In an unexpected decision, the Federal Reserve’s Federal Open Market Committee (FOMC) gambled today that the economy can muddle through the next month without a rate cut, despite recent shocks to the financial markets that are reverberating from Wall Street to Main Street. 

“Over time, the substantial easing of monetary policy, combined with ongoing measures to foster market liquidity, should help to promote moderate economic growth,” said the FOMC in a statement announcing its decision to keep the federal funds rate at 2 percent. (The federal funds rate is the interest banks pay to borrow money from each other for short periods of time.)

The primary factor in today’s decision? Inflation.  “Inflation has been high, spurred by the earlier increases in the prices of energy and some other commodities,” the FOMC statement read. “The committee expects inflation to moderate later this year and next year, but the inflation outlook remains highly uncertain. The downside risks to growth and the upside risks to inflation are both of significant concern to the committee.”

Many economists had expected the Fed to respond to the ongoing financial turmoil with a rate cut of one-half percent, hoping it would provide much-needed liquidity to the markets. “On the fiscal side, the options [for stabilizing the financial markets and economy] are extremely limited, so it puts the onus back on the Fed to steer us through this short-term period of volatility,” said Brian Bethune, chief U.S. financial economist for Global Insight, during a morning teleconference discussing the crisis prior to the FOMC statement.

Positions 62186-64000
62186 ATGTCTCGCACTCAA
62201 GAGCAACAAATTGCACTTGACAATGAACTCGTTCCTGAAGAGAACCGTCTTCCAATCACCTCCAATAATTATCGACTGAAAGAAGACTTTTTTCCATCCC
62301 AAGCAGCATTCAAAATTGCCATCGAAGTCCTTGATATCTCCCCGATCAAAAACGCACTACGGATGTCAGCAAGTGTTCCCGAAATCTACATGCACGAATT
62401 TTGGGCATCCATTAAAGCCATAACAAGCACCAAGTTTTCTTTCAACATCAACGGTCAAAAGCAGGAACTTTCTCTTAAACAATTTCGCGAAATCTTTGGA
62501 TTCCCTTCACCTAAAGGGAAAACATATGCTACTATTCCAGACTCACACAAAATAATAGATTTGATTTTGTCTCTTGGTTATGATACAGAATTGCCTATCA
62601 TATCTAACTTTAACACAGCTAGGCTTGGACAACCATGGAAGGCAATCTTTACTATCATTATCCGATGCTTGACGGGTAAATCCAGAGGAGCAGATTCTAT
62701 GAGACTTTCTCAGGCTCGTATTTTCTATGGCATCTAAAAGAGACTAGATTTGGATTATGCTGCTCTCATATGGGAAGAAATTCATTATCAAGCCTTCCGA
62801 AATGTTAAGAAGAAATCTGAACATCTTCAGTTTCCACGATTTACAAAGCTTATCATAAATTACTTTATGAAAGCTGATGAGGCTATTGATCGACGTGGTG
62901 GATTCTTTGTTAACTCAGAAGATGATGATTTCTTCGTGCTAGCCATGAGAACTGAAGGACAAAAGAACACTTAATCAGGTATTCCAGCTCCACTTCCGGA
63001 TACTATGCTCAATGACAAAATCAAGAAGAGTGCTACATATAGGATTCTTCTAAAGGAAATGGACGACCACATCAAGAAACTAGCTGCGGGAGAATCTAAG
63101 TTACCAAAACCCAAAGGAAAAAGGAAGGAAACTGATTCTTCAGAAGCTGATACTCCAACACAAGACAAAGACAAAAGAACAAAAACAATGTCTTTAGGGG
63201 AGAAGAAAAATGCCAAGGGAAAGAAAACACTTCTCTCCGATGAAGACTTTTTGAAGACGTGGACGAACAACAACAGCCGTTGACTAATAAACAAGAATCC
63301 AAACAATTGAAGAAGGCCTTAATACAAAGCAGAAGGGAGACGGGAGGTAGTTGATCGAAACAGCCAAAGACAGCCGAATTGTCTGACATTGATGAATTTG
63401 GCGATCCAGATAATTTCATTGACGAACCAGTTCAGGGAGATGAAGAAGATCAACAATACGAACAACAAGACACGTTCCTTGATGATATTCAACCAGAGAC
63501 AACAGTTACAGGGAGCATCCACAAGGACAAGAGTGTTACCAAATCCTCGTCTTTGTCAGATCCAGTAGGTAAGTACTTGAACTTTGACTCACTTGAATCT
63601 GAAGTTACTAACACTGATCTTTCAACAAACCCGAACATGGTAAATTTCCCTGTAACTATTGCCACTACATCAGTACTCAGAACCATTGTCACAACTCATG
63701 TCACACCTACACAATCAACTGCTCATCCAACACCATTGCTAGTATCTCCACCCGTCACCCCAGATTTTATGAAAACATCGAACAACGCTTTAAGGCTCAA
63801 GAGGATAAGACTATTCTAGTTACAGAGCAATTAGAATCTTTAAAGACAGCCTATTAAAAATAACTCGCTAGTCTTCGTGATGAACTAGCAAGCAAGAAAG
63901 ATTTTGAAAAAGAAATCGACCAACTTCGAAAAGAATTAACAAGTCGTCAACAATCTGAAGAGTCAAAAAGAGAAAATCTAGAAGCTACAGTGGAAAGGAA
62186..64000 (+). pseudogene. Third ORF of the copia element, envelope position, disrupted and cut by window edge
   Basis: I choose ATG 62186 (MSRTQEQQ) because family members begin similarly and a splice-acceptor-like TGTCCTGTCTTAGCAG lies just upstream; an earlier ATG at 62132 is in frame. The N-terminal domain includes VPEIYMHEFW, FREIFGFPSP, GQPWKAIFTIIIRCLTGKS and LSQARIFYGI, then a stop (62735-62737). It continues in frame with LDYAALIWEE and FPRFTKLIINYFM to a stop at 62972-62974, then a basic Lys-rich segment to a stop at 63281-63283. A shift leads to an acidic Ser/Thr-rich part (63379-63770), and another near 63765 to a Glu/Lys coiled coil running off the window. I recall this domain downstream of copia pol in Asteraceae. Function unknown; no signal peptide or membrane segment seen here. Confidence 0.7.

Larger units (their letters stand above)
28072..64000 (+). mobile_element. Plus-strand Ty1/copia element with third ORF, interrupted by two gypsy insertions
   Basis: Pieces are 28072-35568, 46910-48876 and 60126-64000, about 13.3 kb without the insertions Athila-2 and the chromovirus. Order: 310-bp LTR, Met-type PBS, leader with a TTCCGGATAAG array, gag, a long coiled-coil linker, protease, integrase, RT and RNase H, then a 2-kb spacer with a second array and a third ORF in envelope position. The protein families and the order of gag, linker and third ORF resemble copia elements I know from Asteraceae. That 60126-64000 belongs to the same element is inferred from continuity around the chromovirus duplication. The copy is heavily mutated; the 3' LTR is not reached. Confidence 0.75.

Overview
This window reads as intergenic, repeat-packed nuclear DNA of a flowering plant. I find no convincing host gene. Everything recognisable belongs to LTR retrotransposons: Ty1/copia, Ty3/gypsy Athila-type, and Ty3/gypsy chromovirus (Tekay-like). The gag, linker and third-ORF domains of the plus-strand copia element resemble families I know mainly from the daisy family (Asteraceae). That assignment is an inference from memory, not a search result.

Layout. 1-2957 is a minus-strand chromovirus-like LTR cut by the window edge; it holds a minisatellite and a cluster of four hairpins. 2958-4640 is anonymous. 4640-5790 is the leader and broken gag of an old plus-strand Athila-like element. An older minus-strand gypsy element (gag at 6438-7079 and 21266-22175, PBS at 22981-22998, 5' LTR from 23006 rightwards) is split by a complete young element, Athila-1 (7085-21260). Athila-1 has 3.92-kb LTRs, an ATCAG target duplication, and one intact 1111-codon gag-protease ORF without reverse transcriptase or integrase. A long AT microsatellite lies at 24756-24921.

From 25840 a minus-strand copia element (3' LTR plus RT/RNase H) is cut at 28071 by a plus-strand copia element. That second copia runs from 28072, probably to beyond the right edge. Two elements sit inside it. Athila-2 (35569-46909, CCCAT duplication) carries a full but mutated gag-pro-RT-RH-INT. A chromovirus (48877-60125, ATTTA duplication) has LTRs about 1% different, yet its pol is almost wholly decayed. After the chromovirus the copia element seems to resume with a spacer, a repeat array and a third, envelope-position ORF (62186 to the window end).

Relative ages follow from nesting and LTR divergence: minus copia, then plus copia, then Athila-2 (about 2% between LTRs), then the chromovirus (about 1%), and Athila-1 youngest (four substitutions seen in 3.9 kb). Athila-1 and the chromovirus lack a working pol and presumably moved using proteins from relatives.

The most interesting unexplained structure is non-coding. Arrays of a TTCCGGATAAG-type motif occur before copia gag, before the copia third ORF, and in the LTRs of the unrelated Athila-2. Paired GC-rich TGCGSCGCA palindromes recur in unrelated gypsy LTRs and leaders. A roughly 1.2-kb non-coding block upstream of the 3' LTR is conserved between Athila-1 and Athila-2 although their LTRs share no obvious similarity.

At the moment, though, the Fed appears to want to watch and wait until its next gathering on Oct. 28 and Oct. 29. Given the proximity of that meeting to the Nov. 4 presidential election, though, the Fed is highly unlikely to change rates; it doesn’t want to appear to have influenced election outcomes through its monetary policy decisions. 

Alison Rice is senior editor, online, at BUILDER magazine.

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